Today's news -- March 1, 2012



“From the 1940s to the 1970s, organized labor helped build a middle-class democracy in the United States. The postwar period was as successful as it was because of unions, which helped enact progressive social legislation from the Civil Rights Act to Medicare. Since then, union representation of American workers has fallen, in tandem with the percentage of income going to the middle class. Broadly shared prosperity has been replaced by winner-take-all plutocracy. Corporations will tell you that the American labor movement has declined so significantly -- to around 7 percent of the private-sector work force today, from 35 percent of the private sector in the mid-1950s -- because unions are obsolete in a global economy, where American workers have to compete against low-wage nonunion workers in other countries. But many vibrant industrial democracies, including Germany, have strong unions despite facing the same pressures from globalization. Other skeptics suggest that because laws now exist providing for worker safety and overtime pay, American employees no longer feel the need to join unions. But polling has shown that a majority of nonunion workers would like to join a union if they could. In fact, the greatest impediment to unions is weak and anachronistic labor laws.  It’s time to add the right to organize a labor union, without employer discrimination, to Title VII of the Civil Rights Act, because that right is as fundamental as freedom from discrimination in employment and education. This would enshrine what the Rev. Dr. Martin Luther King Jr. observed in 1961 at an AFL-CIO convention: “The two most dynamic and cohesive liberal forces in the country are the labor movement and the Negro freedom movement.  Together, we can be architects of democracy.” The 1948 Universal Declaration of Human Rights recognizes that “everyone has the right to form and to join trade unions for the protection of his interests.” The First Amendment has been read to protect freedom of association, and the 1935 National Labor Relations Act recognized the “right to self-organization, to form, join, or assist labor organizations,” but in reality, the opportunity to organize is a right without a remedy. Firing someone for trying to organize a union is technically illegal under the 1935 act, but there are powerful incentives for corporations to violate this right, in part because the penalties -- mitigated back pay after extended hearings -- are so weak.”

-- Richard Kahlenberg, a senior fellow at the Century Foundation, and Moshe Marvit, a labor and job discrimination lawyer, are the authors of “Why Labor Organizing Should Be a Civil Right: Rebuilding a Middle-Class Democracy by Enhancing Worker Voice.”










What Florida is doing to its public schools (by Jean Clements)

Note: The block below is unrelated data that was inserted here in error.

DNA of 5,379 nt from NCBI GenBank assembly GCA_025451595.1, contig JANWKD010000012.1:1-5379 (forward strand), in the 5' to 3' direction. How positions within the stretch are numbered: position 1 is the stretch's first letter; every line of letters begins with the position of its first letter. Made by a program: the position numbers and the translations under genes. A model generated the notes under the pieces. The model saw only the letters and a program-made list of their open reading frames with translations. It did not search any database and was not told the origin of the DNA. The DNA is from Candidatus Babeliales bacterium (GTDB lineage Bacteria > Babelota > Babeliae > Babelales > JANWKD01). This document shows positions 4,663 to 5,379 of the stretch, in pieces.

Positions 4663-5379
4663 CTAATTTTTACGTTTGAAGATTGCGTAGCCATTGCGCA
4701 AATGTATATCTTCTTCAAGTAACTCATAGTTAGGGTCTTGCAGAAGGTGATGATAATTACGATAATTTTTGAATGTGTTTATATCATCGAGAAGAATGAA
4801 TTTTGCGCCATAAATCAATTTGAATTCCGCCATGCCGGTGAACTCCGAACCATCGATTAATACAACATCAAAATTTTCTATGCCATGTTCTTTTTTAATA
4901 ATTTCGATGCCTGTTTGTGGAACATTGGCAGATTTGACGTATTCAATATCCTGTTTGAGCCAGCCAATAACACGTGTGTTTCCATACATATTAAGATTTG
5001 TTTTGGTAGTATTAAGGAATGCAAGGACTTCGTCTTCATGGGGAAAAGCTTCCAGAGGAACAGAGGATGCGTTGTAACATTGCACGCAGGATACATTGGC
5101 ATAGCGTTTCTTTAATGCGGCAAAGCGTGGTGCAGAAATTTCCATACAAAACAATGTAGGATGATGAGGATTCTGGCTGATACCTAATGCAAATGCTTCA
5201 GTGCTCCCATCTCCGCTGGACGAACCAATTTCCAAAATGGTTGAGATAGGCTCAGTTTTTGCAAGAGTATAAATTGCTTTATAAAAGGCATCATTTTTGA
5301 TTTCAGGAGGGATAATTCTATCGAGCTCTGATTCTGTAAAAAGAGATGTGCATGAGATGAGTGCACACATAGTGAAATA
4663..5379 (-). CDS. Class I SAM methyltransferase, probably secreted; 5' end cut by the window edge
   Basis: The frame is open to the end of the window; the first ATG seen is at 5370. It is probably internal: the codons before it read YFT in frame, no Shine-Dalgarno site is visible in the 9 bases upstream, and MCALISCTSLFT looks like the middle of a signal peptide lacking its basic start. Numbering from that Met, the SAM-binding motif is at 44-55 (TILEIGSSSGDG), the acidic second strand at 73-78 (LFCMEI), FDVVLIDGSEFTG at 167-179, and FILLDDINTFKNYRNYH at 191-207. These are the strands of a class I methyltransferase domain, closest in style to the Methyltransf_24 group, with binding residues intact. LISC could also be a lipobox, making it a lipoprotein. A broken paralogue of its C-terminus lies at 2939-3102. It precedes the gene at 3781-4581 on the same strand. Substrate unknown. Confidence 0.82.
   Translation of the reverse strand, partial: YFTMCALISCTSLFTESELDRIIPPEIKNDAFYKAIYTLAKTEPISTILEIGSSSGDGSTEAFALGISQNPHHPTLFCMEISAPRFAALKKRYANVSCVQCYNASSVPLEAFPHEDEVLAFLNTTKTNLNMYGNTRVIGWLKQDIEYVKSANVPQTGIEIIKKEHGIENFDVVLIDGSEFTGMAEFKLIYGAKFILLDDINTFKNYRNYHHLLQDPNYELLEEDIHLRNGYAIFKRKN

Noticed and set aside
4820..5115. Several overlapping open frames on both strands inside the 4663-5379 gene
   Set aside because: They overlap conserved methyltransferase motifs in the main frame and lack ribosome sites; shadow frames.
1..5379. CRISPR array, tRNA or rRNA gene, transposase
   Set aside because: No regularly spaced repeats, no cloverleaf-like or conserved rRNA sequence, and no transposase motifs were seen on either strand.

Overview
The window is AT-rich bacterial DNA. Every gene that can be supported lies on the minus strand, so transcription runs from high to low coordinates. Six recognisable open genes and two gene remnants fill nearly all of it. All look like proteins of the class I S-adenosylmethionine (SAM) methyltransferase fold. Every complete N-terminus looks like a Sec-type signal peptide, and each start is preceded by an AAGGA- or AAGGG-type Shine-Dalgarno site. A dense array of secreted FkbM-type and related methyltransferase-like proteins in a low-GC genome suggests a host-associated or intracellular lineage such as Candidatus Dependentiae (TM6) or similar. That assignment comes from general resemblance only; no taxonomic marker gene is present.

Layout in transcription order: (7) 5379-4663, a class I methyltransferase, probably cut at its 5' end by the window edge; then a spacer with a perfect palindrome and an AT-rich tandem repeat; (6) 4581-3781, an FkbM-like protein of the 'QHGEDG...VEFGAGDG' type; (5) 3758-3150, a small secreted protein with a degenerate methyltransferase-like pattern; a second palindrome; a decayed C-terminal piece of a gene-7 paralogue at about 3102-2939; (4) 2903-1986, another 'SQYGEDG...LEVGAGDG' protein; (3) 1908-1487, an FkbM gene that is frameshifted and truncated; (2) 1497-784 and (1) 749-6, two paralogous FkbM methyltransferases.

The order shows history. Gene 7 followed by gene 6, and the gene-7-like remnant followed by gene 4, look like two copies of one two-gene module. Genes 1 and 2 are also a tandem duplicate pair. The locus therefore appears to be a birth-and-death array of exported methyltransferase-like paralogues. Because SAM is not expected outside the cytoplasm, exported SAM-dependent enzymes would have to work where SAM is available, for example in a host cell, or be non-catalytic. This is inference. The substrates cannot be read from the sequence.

Horace Mann called public education the “great equalizer.” Quite simply, he believed that without a strong system of public schools in this country, the elite would get an education while the middle class and poor would not. This week, a vote by the Florida State Board of Education makes it nearly impossible for public schools to be “great equalizers” in the Sunshine State. This vote, along with education legislation pending in the state Capitol, together threaten the future of Florida’s public schools. The state’s actions are “almost cataclysmic,” said Okaloosa County Superintendent Alexis Tibbetts. Horace Mann must be rolling over in his grave. The proposed legislation, commonly called “the parent trigger bill,” is a vehicle that allows parents of students at low-performing schools (so graded by the state) to petition the state or school district to allow these schools to be taken over by private companies or charter school operators. Most major parent groups in Florida such as the Florida PTA, Orlando-based Fund Education Now, Support Dade Schools, Save Duval Schools, and 50th No More, oppose this measure. Research shows and parents know that real school improvement comes from strong collaboration with school leaders, teachers, parents and others. Reform should be a collaborative discussion and decision-making process. In contrast, the parent trigger is designed to give private companies and charter management organizations an open invitation to exploit parents and take over schools -- destroying school communities. Rather than a grass-roots process, it’s an Astroturf mechanism by which companies circulate petitions to take over schools. This idea is being pushed by former Florida governor Jeb Bush’s education foundation, with support from the Cato Institute, the Heritage Foundation and the James Madison Institute. The parent trigger becomes dangerous for Florida’s public schools when it is combined with a State Board of Education rule change adopted this week. Board members changed the grading system for the state’s schools, dramatically increasing the number of “F” schools, although not as severely as what was initially planned. Initial projections would have increased the number of schools receiving Fs from 38 to 268 -- a 700 percent increase. The new rules will require full inclusion of the scores from the most challenged students, including those in their first year of speaking English, who used to be omitted from the totals, and students with disabilities.